Blood tests show how much lithium remains in the body. A certain level of lithium is necessary to produce mood stability; if a person has a low blood level, they will continue to have mood swings. Also, it is relatively easy to have too much lithium in the body and this will produce unpleasant and sometimes serious toxic effects. Blood tests are necessary for anyone taking lithium.

Your doctor will decide dose based on the type of mood disorder you have and how effective your kidneys are in excreting lithium.

Lithium and side effects
Lithium, like all other treatments, can cause side effects. In general these are related to the level of lithium concentration in the blood. If the lithium level is low and below the therapeutic range you are unlikely to have side effects but you are also unlikely to benefit from the treatment. If your blood lithium concentration is within the therapeutic range you may have mild side effects. Should your level go above the therapeutic range, you can have serious toxic effects.

The more common side effects are mild hand tremor, increased thirst, increased urination and occasionally stomach cramps and nausea.

When lithium is initiated there may be mild weight gain, but this will often either correct itself after the body becomes accustomed to the medication or it can be easily remedied by a formal diet, supervised by your doctor.

Lithium toxicity
Lithium toxicity occurs when the body accumulates excessive lithium so that it retains more lithium than the kidneys can excrete. Initially the patient will experience drowsiness, tiredness, an inability to concentrate, marked hand tremor and nausea. Slurred speech, unsteady gait, vomiting, diarrhoea and confusion will occur as the blood lithium concentration increases. These symptoms should be immediately brought to your doctor's attention as the lithium concentration may continue to rise, causing more serious effects. If a doctor cannot be contacted, you should visit Accident and Emergency Department at the nearest hospital.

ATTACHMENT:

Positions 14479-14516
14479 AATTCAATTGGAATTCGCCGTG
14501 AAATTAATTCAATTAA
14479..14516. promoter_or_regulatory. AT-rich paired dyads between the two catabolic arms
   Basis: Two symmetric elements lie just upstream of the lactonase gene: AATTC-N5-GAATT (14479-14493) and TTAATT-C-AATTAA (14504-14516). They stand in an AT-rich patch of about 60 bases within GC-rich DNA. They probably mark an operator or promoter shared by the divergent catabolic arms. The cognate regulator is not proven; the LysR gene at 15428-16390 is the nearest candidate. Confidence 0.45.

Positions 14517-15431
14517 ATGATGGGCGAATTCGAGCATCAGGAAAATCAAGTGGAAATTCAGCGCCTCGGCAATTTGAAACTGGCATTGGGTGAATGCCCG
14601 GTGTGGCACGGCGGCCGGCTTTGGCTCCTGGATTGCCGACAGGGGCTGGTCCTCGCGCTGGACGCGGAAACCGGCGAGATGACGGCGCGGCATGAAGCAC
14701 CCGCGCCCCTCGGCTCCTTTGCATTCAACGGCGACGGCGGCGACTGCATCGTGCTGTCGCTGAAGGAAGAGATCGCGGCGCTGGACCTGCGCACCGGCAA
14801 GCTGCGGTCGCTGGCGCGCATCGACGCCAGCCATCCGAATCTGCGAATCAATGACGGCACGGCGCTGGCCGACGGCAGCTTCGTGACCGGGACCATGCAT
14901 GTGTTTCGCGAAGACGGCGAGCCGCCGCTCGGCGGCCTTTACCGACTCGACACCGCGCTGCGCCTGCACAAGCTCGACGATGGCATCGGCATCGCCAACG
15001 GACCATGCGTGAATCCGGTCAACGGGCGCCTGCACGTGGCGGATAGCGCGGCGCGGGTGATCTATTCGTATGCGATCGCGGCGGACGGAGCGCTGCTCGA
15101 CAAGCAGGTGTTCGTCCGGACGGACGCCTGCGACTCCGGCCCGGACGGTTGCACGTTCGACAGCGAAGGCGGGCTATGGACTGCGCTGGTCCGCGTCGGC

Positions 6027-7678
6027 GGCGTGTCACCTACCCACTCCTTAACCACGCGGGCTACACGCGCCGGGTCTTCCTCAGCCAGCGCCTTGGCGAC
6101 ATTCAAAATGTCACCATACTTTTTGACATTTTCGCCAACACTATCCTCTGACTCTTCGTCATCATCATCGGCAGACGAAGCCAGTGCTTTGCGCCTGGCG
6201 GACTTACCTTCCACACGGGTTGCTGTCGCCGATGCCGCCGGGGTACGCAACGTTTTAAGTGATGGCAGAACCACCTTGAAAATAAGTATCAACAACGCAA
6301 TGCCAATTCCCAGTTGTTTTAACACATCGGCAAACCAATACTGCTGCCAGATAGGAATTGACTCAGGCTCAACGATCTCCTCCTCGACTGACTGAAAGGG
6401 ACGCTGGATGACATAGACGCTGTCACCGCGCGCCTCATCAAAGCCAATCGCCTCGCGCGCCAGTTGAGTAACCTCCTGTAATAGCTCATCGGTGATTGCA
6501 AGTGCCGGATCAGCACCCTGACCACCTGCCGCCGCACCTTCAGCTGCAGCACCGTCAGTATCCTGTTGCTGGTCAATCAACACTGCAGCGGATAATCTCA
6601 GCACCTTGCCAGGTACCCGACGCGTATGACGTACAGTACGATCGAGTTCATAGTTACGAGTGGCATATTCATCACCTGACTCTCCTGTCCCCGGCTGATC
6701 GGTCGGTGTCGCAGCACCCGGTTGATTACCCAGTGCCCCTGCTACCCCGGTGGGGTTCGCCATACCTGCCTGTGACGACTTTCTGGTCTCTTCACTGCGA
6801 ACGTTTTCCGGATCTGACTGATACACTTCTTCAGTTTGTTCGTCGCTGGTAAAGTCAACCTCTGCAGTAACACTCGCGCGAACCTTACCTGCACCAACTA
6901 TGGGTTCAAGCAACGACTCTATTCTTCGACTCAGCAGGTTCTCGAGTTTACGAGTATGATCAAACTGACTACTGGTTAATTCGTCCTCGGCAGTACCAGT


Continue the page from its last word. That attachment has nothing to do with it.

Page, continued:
The main reasons for lithium toxicity are:
Taking too many lithium tablets.
The loss of salt from the body due to:
Physical illness, especially where there is high fever, nausea, vomiting, diarrhoea or dehydration.
Unsupervised dieting or fasting.
Low salt diets
Diuretics (kidney or water tablets), arthritis pill and some pain relievers.
Excessive exercise, hot weather, excessive perspiration, all resulting in loss of fluid and salt.
Kidney disease - when the kidneys become unable to rid the body of lithium.

Lithium and pregnancy
Women who take lithium during the first three months of pregnancy have an increased risk of giving birth to babies with congenital abnormalities, particularly of the heart and major blood vessels. Women on lithium who would like to start a family should discuss this with their doctor. There are also additional measures which need to be taken for pregnancy women who are recommenced on lithium after the first three months.

As lithium passes into breast milk, a mother will have to choose either to breast-feed and interrupt lithium therapy, or bottle feed, which allows the lithium treatment to continue.

There are no known harmful effects from lithium on the children of fathers who were taking this treatment at the time of conception.

For the majority of people with bipolar mood swings lithium is the most specific and effective treatment. People with unipolar depression are just as likely to show a preventative response with an antidepressant as with lithium. However, not everyone can tolerate lithium and not everyone is helped by it. Alternative treatments are available to help in such instances.